Smith seeks Cure for writer's block

His band is in its fourth decade of existence, but The Cure's Robert Smith has no plans to make the rounds on the nostalgia circuit.

Now he's got to write new lyrics to prove it.

In an expansive interview with Reuters late last month, the post-punk veteran said he's been suffering from writer's block of late in crafting lyrics for his band's 14th studio album, the release of which was recently pushed back to May 2007. Smith said the band has recorded 33 songs for the release, rumored to be a double album.

"I want [the words] to mean something, it's not enough that they rhyme," the 47-year-old Smith told Reuters. "I find myself stopping short and thinking, 'I've done this before, and better.' I've given myself a deadline to finish the words before Christmas. If I don't I should be shot."

All dramatic proclamations aside, Smith does want to finish the record before the band hits the road in March for a tour that will kick off at the Ultra Music Festival at Miami's Bicentennial Park March 27. The band will be touring to promote the new album as well as The Cure: Festival 2005, a 30-song live DVD compilation that hits stores this week.

The Cure's lineup has thinned since 2004's self-titled album, as keyboardist Roger O'Donnell quit last year. But Smith said the return of original Cure guitarist Porl Thompson--his third stint in the band--will more than make up for O'Donnell's departure.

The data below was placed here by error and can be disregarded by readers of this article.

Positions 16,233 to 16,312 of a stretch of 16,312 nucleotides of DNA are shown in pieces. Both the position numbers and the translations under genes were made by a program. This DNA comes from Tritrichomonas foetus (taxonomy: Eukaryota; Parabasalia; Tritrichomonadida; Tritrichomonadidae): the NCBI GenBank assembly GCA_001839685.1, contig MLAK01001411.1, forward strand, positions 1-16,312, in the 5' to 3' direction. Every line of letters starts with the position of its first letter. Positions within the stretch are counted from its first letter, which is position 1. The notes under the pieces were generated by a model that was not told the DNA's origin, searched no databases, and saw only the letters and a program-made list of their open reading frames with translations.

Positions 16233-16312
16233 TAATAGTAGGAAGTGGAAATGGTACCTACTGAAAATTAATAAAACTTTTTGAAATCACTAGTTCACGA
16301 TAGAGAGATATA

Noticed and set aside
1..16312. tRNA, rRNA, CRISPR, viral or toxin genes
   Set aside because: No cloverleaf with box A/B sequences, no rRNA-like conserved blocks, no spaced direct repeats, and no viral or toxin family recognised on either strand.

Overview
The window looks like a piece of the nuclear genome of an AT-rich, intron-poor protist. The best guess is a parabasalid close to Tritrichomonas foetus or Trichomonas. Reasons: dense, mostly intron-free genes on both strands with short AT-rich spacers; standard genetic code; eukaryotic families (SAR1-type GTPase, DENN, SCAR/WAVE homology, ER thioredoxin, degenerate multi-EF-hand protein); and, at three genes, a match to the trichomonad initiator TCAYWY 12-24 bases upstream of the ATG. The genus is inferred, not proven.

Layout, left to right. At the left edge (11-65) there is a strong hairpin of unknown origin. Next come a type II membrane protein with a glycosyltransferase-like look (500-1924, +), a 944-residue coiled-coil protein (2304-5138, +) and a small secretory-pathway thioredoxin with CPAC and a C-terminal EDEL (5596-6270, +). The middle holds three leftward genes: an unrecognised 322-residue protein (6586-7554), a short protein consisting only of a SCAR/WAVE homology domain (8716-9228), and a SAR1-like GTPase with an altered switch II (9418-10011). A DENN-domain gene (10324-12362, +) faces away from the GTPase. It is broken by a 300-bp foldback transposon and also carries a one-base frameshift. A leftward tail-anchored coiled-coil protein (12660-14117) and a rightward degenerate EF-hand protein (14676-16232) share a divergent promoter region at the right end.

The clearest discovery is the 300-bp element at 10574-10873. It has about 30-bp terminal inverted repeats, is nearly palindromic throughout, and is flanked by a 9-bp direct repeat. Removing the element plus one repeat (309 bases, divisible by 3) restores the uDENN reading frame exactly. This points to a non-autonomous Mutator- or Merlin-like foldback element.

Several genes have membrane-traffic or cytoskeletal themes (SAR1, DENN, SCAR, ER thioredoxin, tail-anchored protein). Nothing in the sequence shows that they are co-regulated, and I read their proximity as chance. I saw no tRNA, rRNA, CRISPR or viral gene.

"There's no need for keyboards when you have Porl playing guitar," Smith said. "He can pretty much create any sound you want. He's brought back a sense of urgency and we've got a rock edge again."

Simon Gallup, the band's on-again, off-again bassist since 1979, and Jason Cooper, on drums since 1995, round out the quartet.

"Being a four-piece is getting back to a stripped-down stage look and sound," Smith said. "The fact that we can turn out anywhere with very little equipment and play is the old idea of The Cure. It's less grand than things we've done in the past, but we're still planning to play for three hours."

Despite being one of the forefathers of the "emo" movement and largely regarded as a pioneer of the goth rock movement, Smith disputes the "goth" label for his band.

"It's so pitiful when 'goth' is still tagged onto the name The Cure," he said. "We're not categorizable. I suppose we were post-punk when we came out, but in total it's impossible. How can you describe a band that put out an album like Pornography and also Greatest Hits where every single song was top 10 around the world? I just play Cure music, whatever that is."

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